Google Wallet distances itself from NFC with Sionic Mobile integration
Google Wallet users will now be able to access Google Wallet Instant Buy via Sionic Mobile’s ION Rewards application, getting rid of the wallet’s dependence on near-field communication and switching over to bar codes.
The ION Rewards app gives consumers rewards for paying with the app, and to promote the new Google Wallet integration, consumers will receive double rewards when they checkout using the technology. While Google Wallet requires merchants to accept NFC, this integration translates the digital wallet into a bar code technology, which is more commonly accepted in retail locations.
“I think NFC has held the mobile payments industry back as a whole,” said Ronald Herman, CEO of Sionic Mobile, Atlanta, GA. “As a technology it just never gained traction here. It’s not so much the technology itself, it’s the participants and the environment.
“I believe it’s held Google Wallet and Isis back,” he said. “It’s unfortunately become the poster child for what goes wrong when you have a lot of interest at stake, whether its banks, carriers or merchants.
“I think Google Wallet has made some really great steps recently, not that their abandoning NFC, but they’re certainly moving to solutions that don’t require the tapping or direct connection from device to device. I think that’s another reason that Google Wallet combined with ION Rewards is going to gain pretty rapid adoption. Think of us as yet another step in that direction.”
ION Rewards lets consumers purchase products at more than 28,000 retail locations, including Lowe’s, Staples, Sephora and Papa John’s Pizza. For every purchase they make, consumers earn one percent back in ION rewards that they can then spend immediately at the same locations.
Consumers can pay through methods such as electronic checks, Dwolla and now Google Wallet. The app will soon integrate V.me from Visa as well.
Consumers can complete a Google Wallet purchase in two clicks, and all transactions are secured, monitored for fraud 24/7 and covered by Google Wallet Purchase Protection.
When consumers are at the cashier in-store, they simply open the ION Rewards app, enter the total on the point-of-sale and checkout in the app. The app then displays a bar code that the cashier can scan or manually enter into the POS system.
Consumers can only access the “Buy with Google” option on the Android version of ION Rewards since Google Wallet Instant Buy does not yet work on iOS devices.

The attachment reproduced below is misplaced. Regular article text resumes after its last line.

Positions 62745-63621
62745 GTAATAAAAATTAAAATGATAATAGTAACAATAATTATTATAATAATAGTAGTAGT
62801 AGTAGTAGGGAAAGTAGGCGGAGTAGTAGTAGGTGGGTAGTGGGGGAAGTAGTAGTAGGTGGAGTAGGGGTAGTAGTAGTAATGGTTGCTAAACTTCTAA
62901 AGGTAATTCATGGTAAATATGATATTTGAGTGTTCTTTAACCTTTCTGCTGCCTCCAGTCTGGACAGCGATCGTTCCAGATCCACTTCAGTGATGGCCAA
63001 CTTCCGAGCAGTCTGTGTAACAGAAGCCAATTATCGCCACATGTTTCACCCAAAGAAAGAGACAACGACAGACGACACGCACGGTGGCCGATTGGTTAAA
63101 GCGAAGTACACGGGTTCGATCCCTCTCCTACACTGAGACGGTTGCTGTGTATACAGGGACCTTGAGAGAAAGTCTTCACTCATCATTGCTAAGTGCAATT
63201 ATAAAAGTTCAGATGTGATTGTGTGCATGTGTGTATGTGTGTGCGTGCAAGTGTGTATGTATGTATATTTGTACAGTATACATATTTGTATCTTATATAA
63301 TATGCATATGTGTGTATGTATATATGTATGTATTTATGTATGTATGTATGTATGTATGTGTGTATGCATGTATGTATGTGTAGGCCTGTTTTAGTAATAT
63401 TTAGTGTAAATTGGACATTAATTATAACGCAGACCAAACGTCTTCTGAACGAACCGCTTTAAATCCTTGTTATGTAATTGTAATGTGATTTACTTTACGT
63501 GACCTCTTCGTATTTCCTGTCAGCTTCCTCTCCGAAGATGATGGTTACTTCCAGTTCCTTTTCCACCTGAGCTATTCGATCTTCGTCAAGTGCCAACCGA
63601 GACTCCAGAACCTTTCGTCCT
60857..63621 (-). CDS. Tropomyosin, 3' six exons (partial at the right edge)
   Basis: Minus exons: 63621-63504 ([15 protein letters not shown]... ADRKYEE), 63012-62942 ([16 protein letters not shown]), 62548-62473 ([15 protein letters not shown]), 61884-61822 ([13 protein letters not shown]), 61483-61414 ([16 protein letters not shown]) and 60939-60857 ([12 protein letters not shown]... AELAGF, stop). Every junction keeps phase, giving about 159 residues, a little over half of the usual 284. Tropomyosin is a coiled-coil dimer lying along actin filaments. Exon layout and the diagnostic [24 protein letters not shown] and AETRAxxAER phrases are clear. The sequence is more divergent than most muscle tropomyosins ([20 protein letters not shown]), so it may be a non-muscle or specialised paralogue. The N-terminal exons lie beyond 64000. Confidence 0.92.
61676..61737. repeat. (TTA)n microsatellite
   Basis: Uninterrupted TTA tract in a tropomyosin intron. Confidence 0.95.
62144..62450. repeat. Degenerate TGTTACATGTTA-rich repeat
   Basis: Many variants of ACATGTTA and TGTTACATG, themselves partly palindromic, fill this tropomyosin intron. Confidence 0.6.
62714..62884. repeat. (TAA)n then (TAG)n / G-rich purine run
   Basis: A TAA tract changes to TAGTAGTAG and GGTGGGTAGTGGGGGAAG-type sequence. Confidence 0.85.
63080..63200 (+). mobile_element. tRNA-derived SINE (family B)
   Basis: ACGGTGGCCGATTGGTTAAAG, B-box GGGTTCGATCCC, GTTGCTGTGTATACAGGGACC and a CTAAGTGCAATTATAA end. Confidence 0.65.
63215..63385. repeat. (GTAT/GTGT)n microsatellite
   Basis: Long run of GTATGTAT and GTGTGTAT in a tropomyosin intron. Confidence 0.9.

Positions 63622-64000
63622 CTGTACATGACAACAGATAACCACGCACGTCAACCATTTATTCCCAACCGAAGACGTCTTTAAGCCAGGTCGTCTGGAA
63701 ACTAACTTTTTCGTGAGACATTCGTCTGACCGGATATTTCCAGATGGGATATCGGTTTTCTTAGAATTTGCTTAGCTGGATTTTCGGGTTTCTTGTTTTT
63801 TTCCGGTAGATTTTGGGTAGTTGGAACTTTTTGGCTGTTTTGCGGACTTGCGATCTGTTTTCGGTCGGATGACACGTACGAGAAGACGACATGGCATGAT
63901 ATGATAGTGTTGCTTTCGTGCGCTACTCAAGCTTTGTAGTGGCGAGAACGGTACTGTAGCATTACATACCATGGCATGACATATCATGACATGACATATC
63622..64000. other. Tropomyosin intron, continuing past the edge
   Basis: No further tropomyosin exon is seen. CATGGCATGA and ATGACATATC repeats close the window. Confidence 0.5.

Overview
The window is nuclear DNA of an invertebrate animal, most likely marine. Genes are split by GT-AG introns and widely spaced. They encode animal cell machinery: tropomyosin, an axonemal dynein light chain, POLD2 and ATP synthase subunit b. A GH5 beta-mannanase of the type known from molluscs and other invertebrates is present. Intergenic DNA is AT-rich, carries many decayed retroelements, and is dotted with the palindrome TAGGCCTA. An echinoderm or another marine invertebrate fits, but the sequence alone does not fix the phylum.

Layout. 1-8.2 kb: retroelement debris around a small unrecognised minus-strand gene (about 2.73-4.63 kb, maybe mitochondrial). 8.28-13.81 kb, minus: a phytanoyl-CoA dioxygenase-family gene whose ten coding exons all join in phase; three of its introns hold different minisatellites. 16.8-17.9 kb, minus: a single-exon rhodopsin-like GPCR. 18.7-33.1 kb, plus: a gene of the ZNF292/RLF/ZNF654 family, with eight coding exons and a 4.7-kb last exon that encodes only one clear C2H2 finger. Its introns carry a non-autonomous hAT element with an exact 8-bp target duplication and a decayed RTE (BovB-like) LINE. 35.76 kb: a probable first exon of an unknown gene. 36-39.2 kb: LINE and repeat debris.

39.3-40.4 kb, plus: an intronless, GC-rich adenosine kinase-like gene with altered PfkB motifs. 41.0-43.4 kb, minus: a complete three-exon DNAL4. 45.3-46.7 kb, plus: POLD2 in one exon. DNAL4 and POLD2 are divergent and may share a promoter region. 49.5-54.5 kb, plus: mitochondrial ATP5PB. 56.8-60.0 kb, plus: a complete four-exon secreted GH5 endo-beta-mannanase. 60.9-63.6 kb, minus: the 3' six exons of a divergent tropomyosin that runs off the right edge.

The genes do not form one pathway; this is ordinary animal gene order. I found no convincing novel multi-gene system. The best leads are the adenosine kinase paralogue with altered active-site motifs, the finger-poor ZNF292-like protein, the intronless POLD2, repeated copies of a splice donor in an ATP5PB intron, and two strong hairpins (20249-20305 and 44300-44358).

For a limited time, consumers that pay with their Google Wallet will get paid double ION rewards.
While Google Wallet started off as an NFC-based solution, it seems to be distancing itself from that technology, or at least creating alternative solutions.
This past November, Google Wallet launched a physical card. While the card still connected to the smartphone app, it signaled that NFC was not enough for Google (see story).
With merchants such as Best Buy and 7-Eleven shutting down their NFC capabilities, Google Wallet is likely to face even more struggles if it continues to bet on the technology (see story).
Integrating Google Wallet in the ION Rewards app represents yet another step in the direction away from NFC.
Besides for its issues with NFC, one of the major setbacks with Google Wallet — and all mobile payments — is that there needs to be an additional benefit to make it more valuable than swiping a card, which is already easy and fast.
With ION Rewards, consumers actually save money by using Google Wallet. This may be enough of an incentive to convince consumers that it is a decent tradeoff for swiping a physical card.
“It’s so much faster and easier to pull out cash or a credit card,” Mr. Herman said. “We think that with the addition of two-tap checkout inside our app, it’s enough of an incentive to use the app and choose to pay that way.
“Our strategy is let’s make it easy and reward those Google Wallet users for paying with Google Wallet Instant Buy every time they check out,” he said. “We believe that added incentive is enough to not take a card and swipe versus tapping on their phone and paying that way.”
Rebecca Borison is editorial assistant on Mobile Commerce Daily, New York